As Karachi goes up in flames, the army doctor-turned-militant behind the 2009 GHQ bombings is arrested and the banned Jaish-e-Mohammed begins to resurface in Pakistan, the question persists in my mind: have Pakistan’s politicians as well as civil society activists ever thought of using the hunger-strike as a weapon of non-violence to cleanse their own society?
Now, in a country in which the majority thinks nothing of fasting from dawn to dusk for several weeks at a time — of which proof, if it were needed, is offered at the present moment — the idea of the hunger-strike may be an odd one.
Other people may record the hours and minutes of self-abnegation with a certain amount of pride, but seriously, we know that the hours of bodily deprivation during Ramazan is meant to concentrate the mind on a certain higher calling.
So consider the following: whether or not the fratricide in Lyari or other parts of Karachi are a result of ethnic gang wars or political vendetta, imagine if a group of people were to sit down somewhere in the city and undertake a relay hunger strike to call attention to the unnecessary killings.
You could fast for six or eight or twelve or however many hours at a time as you wanted. Imagine if the hunger-strikers stated they would not give up their fast until all the parties concerned sat down to broker a solution. Imagine if the mass hunger-strike were to be totally peaceful and disciplined.
Meaning, if the police came charging at you with their lathis and water cannons, and accused you of breaking up the peace, well, you would just take the blows on your chest and carry on. If several hundred or thousand people demonstrating peacefully were injured, imagine the reaction.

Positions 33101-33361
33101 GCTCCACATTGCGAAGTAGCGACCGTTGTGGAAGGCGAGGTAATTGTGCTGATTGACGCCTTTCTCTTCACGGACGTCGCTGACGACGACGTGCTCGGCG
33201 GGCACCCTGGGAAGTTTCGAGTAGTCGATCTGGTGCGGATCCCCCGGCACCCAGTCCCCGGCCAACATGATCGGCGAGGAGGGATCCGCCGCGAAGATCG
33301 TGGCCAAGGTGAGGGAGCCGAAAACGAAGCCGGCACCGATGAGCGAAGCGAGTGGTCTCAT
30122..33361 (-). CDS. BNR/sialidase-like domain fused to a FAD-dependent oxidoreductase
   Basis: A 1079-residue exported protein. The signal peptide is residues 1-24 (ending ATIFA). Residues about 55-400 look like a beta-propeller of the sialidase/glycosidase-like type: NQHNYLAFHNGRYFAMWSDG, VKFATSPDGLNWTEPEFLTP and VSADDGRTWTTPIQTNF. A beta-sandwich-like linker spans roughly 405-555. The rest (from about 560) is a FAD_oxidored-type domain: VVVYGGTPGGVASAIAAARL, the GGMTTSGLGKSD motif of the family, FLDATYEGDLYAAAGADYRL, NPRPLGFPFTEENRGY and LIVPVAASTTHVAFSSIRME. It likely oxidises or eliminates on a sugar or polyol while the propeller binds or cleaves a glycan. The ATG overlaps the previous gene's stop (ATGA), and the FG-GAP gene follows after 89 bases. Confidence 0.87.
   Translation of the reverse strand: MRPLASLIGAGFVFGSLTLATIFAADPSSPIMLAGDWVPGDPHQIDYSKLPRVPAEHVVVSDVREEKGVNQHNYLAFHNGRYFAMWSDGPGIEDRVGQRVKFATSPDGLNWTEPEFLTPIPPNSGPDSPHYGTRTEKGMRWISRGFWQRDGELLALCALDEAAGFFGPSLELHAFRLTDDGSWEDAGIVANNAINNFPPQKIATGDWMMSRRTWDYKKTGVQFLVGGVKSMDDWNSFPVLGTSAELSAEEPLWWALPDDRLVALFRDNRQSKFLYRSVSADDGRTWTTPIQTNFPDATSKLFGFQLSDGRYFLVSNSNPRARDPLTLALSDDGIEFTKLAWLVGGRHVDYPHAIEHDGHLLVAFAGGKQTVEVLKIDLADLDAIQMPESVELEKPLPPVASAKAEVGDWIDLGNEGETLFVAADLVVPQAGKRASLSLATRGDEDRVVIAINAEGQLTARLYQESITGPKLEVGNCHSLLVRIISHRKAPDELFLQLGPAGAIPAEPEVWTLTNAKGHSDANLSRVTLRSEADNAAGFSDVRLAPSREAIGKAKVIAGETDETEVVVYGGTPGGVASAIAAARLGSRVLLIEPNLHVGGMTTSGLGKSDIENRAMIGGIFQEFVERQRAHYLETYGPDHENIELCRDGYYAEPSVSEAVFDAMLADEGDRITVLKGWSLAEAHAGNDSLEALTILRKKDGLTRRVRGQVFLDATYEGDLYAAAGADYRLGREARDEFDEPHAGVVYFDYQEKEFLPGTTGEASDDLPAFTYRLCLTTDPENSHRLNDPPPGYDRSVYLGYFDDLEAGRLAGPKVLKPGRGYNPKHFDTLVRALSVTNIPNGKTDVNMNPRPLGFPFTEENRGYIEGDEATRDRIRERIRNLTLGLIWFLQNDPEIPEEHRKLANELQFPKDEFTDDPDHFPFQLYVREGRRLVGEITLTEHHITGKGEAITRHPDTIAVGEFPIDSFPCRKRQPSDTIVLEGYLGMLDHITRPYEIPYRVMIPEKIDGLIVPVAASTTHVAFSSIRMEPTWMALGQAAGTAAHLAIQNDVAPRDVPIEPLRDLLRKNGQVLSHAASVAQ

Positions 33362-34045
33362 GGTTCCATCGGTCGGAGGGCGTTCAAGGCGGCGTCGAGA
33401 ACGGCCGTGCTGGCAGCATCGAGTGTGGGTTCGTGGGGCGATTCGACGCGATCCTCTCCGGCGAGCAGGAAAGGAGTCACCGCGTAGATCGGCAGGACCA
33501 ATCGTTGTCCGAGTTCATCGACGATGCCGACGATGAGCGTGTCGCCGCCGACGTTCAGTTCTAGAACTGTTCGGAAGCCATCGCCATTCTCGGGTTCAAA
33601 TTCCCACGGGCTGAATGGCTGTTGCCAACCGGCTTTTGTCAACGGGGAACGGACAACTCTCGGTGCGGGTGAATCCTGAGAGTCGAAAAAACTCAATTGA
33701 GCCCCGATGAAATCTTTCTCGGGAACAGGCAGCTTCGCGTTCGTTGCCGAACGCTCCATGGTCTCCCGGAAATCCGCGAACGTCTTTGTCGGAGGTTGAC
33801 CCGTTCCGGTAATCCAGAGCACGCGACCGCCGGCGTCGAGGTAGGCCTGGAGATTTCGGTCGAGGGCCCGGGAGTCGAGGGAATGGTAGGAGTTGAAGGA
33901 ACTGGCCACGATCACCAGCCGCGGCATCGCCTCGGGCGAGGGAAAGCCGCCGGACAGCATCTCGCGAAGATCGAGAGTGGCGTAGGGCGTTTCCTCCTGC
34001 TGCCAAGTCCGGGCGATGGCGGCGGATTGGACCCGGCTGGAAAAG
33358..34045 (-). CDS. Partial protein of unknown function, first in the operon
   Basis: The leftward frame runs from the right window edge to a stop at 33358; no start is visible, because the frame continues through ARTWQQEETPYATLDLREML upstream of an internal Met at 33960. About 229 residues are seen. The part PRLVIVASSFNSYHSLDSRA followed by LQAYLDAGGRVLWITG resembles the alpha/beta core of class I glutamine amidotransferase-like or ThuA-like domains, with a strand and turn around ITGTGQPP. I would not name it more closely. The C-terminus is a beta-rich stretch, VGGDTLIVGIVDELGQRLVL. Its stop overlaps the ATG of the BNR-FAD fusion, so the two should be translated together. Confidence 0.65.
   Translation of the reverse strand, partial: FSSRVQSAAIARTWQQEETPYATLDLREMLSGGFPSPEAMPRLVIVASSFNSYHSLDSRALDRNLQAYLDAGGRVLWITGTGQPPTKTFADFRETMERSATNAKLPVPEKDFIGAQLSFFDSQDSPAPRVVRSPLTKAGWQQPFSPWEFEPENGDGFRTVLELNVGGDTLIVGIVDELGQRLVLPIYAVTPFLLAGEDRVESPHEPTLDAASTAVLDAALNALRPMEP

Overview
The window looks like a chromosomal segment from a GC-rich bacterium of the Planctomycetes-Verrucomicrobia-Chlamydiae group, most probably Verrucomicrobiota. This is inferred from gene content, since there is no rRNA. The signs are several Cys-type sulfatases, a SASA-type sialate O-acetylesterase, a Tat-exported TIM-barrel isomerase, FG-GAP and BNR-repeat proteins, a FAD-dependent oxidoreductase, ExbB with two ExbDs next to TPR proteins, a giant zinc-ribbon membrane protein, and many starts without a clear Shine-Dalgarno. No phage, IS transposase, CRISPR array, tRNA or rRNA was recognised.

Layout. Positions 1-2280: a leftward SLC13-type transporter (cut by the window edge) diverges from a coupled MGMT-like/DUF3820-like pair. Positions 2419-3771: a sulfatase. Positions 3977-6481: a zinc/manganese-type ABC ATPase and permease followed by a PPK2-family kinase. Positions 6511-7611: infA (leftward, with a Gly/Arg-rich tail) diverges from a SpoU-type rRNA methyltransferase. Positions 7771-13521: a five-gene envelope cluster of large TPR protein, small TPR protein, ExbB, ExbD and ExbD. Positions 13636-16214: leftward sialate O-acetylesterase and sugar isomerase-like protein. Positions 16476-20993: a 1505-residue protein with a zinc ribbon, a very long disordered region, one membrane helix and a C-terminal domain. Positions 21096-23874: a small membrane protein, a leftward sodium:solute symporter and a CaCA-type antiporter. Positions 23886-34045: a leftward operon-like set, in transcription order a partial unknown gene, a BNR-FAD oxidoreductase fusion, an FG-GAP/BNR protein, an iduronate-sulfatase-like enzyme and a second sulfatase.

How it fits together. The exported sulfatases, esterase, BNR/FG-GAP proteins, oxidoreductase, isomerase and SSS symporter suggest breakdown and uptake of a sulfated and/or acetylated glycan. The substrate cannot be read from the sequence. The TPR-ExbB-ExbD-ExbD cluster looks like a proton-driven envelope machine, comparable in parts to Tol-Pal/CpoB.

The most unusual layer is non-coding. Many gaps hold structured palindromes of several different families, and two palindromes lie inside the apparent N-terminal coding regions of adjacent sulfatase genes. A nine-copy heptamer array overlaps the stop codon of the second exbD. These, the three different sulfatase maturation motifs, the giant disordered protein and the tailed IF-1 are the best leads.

Now, some of you may argue that Pakistanis are a proud, red-blooded people who will never tolerate being pushed around, and this turn-the-other-cheek business is really a Gandhian idea that India is more than welcome to keep.
First of all, this would not be completely true. Gandhi is as much part of Pakistan’s history, as it is India’s, in fact, we had him only for a few more months. Secondly, Khan Abdul Ghaffar Khan’s legacy is alive and well in the ANP, and you can hardly challenge the patriotic credentials of his grandson, Asfandyar Wali Khan.
Admittedly, the idea of a hunger strike in Pakistan has been provoked by the ongoing agitation in Delhi and elsewhere in India by a 73-year-old man called Anna Hazare, who professes to be a Gandhian, and whose protests against corruption and black money has certainly gripped India’s imagination.
Gandhi and his colleagues sowed the seed of non-violent agitation in the freedom struggle against the British, and also showed that peaceful protest is integral to any self-respecting democracy.
It is Hazare’s tactics of blackmail (“if you don’t accept my version of the Bill against corruption, I will go on a fast-unto-death”), that I think the Mahatma and the rest of South Asia finds abhorrent.
This is not the time or place to go into Gandhi’s faults or weaknesses or the mutual betrayal of the Congress and the Muslim League. The question is whether or not we can learn from our common histories and use some of those tools to our current advantage.
So think about it: does the idea of fasting for peace in Karachi appeal to Pakistan?
Published in The Express Tribune, August 22nd, 2011.